4
$\begingroup$

I need to determine an asymptotic expansion when $q \rightarrow 1$ of the sum

$$S(q)=\sum_{n=0}^{\infty} \frac{q^n}{ (q^n + 1)^2 }.$$

Numerical computations suggest that $S(q)\sim\frac{c}{|q-1|}$ with $c \approx 0.5$.

$\endgroup$
3
  • $\begingroup$ "for n→∞ and q→1" Simultaneously? How? $\endgroup$
    – Did
    Commented Nov 16, 2013 at 18:01
  • $\begingroup$ Thank you for your comment. Actually I need first to take the limit $n \rightarrow \infty$ and then $q \rightarrow 1$. $\endgroup$ Commented Nov 16, 2013 at 18:14
  • $\begingroup$ @Did Thank you for the editing of my question. I would like to note that the function $S(q)$ is defined also for $q>1$. $\endgroup$ Commented Nov 16, 2013 at 18:34

2 Answers 2

6
$\begingroup$

It is indeed true that $S(q) \sim \frac{1/2}{|1-q|}$. We'll use the same method as in this answer.

First assume $0 < q < 1$. The terms of the sum are strictly decreasing in $n$, so

$$ \int_0^\infty \frac{q^x}{(q^x + 1)^2}\,dx \leq \sum_{n=0}^{\infty} \frac{q^n}{(q^n+1)^2} \leq \frac{1}{4} + \int_0^\infty \frac{q^x}{(q^x + 1)^2}\,dx. $$

To evaluate the integral, make the change of variables $q^x = y$ to get

$$ \begin{align} \int_0^\infty \frac{q^x}{(q^x + 1)^2}\,dx &= -\frac{1}{\log q} \int_0^1 \frac{dy}{(y+1)^2} \\ &= -\frac{1}{2\log q}. \end{align} $$

Thus

$$ \sum_{n=0}^{\infty} \frac{q^n}{(q^n+1)^2} \sim -\frac{1}{2\log q} $$

as $q \to 1^-$. Of course $\log q \sim q-1$ as $q \to 1$, so this is equivalent to

$$ \sum_{n=0}^{\infty} \frac{q^n}{(q^n+1)^2} \sim \frac{1}{2(1-q)} $$

as $q \to 1^-$.

To address the case when $q > 1$ we note that $S(q) = S(1/q)$, so that

$$ S(q) \sim \frac{1}{2(1-\frac{1}{q})} = \frac{q}{2(q-1)} \sim \frac{1}{2(q-1)} $$

as $q \to 1^+$. Thus

$$ S(q) \sim \frac{1}{2|1-q|} $$ as $q \to 1$.

$\endgroup$
2
$\begingroup$

Suppose that $q>1$ and re-write the sum as $$S(q) = \frac{1}{4} + \sum_{n\ge 1} \frac{q^n}{(q^n+1)^2}$$ The sum term is harmonic and may be re-written as $$T(x) = \sum_{n\ge 1} \frac{e^{nx}}{(e^{nx}+1)^2}$$ which we will evaluate at $x=\log q.$

We will evaluate $T(x)$ by inverting its Mellin transform. Recall the harmonic sum identity $$\mathfrak{M}\left(\sum_{k\ge 1} \lambda_k g(\mu_k x);s\right) = \left(\sum_{k\ge 1} \frac{\lambda_k}{\mu_k^s} \right) g^*(s)$$ where $g^*(s)$ is the Mellin transform of $g(x).$

In the present case we have $$\lambda_k = 1, \quad \mu_k = k \quad \text{and} \quad g(x) = \frac{e^x}{(e^x+1)^2}.$$ We need the Mellin transform $g^*(s)$ of $g(x)$ which is $$\int_0^\infty \frac{e^x}{(e^x+1)^2} x^{s-1} dx = \int_0^\infty \frac{e^{-x}}{(1+e^{-x})^2} x^{s-1} dx = \int_0^\infty \sum_{m\ge 1} (-1)^{m+1} m e^{-mx} x^{s-1} dx\\ \sum_{m\ge 1} (-1)^{m+1} m \int_0^\infty e^{-mx} x^{s-1} dx = \Gamma(s) \sum_{m\ge 1} \frac{(-1)^{m+1} m}{m^s} = \Gamma(s) \sum_{m\ge 1} \frac{(-1)^{m+1}}{m^{s-1}}\\ = \Gamma(s) \left(1-\frac{1}{2^{s-2}}\right) \zeta(s-1).$$ Therefore the Mellin transform $Q(s)$ of $T(x)$ is given by $$Q(s) = \Gamma(s) \left(1-\frac{1}{2^{s-2}}\right) \zeta(s-1) \zeta(s).$$ The Mellin inversion integral for $Q(s)$ is $$\frac{1}{2\pi i}\int_{3/2-i\infty}^{3/2+i\infty} Q(s)/x^s ds.$$ The two zeta function terms taken together cancel the poles of the gamma function, so we are left with just two poles/residues: $$\mathrm{Res}(Q(s)/x^s; s=1) = \frac{1}{2x} \quad\text{and}\quad \mathrm{Res}(Q(s)/x^s; s=0) = -\frac{1}{8}.$$ Therefore in a neighborhood of zero we have that $$T(x) \sim \frac{1}{2x}-\frac{1}{8}.$$ Now as $q$ goes to one $\log q$ goes to zero, so this expansion at $x=\log q$ definitely applies. We get that $$S(q) = \frac{1}{4} + \frac{1}{2x}-\frac{1}{8} = \frac{1}{8} + \frac{1}{2\log q}.$$ This approximation is better than the conjecture from the original question. Now use that for $q$ close to one, $$\frac{1}{2\log q} \sim \frac{1}{2(q-1)} + \frac{1}{4} - \frac{1}{24} (q-1)+\cdots$$ to conclude that $$S(q) \sim \frac{3}{8} + \frac{1}{2(q-1)}.$$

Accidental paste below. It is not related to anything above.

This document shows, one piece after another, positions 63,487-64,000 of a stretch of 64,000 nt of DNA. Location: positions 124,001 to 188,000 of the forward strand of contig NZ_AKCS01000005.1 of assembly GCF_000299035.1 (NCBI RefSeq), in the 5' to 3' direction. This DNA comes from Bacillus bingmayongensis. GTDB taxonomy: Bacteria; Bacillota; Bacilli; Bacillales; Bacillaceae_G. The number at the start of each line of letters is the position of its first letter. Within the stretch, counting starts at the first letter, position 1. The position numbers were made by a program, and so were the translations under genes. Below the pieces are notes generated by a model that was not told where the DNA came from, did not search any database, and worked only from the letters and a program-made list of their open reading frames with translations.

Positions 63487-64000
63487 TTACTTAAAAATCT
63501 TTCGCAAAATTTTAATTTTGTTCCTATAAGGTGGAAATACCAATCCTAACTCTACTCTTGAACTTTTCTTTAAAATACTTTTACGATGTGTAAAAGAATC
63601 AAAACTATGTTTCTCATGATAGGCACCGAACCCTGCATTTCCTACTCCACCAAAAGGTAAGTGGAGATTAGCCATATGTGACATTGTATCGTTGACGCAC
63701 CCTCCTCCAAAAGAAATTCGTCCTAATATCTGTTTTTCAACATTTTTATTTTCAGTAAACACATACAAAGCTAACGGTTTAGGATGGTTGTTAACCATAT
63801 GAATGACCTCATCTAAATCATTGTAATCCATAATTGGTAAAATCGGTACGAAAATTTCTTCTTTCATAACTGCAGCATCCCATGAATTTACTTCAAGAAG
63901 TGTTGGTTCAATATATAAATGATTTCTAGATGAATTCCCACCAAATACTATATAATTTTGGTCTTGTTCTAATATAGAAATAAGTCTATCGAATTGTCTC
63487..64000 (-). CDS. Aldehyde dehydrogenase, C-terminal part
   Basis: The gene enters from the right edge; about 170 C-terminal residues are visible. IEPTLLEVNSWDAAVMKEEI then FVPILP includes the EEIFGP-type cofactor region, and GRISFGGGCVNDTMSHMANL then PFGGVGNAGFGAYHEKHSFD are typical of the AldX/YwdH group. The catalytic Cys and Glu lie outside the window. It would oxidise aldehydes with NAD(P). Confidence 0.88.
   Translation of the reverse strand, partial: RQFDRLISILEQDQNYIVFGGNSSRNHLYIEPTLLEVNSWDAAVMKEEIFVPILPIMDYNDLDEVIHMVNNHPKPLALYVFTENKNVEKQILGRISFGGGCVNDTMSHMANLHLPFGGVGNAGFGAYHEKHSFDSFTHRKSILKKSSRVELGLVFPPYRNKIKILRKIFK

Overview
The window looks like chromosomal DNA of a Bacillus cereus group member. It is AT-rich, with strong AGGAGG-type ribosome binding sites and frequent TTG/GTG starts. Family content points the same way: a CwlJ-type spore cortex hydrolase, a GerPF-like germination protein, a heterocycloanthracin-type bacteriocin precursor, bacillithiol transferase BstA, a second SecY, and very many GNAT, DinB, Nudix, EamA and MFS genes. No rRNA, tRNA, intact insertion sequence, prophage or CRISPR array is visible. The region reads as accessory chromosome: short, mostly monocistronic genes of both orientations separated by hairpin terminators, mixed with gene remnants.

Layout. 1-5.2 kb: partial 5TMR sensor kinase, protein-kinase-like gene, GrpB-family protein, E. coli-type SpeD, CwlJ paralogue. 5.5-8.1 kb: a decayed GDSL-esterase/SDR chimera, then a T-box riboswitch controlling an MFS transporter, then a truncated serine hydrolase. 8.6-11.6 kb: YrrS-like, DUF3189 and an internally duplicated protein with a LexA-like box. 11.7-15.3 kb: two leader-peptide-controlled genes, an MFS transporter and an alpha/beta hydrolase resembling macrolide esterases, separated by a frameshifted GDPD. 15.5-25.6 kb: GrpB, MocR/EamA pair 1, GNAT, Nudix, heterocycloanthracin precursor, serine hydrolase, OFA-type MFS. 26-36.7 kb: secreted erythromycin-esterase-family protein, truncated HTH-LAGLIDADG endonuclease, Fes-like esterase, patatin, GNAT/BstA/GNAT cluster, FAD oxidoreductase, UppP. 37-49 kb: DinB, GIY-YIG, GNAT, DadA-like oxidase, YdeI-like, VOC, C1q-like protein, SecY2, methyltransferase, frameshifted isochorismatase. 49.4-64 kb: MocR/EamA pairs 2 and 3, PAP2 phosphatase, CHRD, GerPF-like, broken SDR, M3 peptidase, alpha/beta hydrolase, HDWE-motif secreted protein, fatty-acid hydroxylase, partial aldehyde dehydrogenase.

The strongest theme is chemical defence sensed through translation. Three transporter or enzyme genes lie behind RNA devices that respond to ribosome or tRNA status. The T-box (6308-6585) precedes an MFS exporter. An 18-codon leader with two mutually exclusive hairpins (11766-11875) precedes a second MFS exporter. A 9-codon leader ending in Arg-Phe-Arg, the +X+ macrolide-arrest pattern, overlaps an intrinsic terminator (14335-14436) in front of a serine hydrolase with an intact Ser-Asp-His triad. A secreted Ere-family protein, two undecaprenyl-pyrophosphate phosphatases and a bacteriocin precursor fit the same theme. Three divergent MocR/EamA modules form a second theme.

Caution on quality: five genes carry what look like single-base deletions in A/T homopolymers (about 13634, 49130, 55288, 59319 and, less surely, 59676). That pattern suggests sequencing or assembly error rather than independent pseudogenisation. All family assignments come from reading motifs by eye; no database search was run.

$\endgroup$
2
  • $\begingroup$ Thank you for the answer. Note that we can obtain the constant term and also the next terms, if we use Euler–Maclaurin formula. This formula is a generalization of the Integral test for convergence used by @Antonio Vargas. $\endgroup$ Commented Nov 17, 2013 at 11:14
  • 1
    $\begingroup$ This is true. If you want a reference for this observation consult page 50 of the technical report "Mellin Transform Asymptotics" by Flajolet and Sedgewick. $\endgroup$ Commented Nov 17, 2013 at 19:03

You must log in to answer this question.

Not the answer you're looking for? Browse other questions tagged .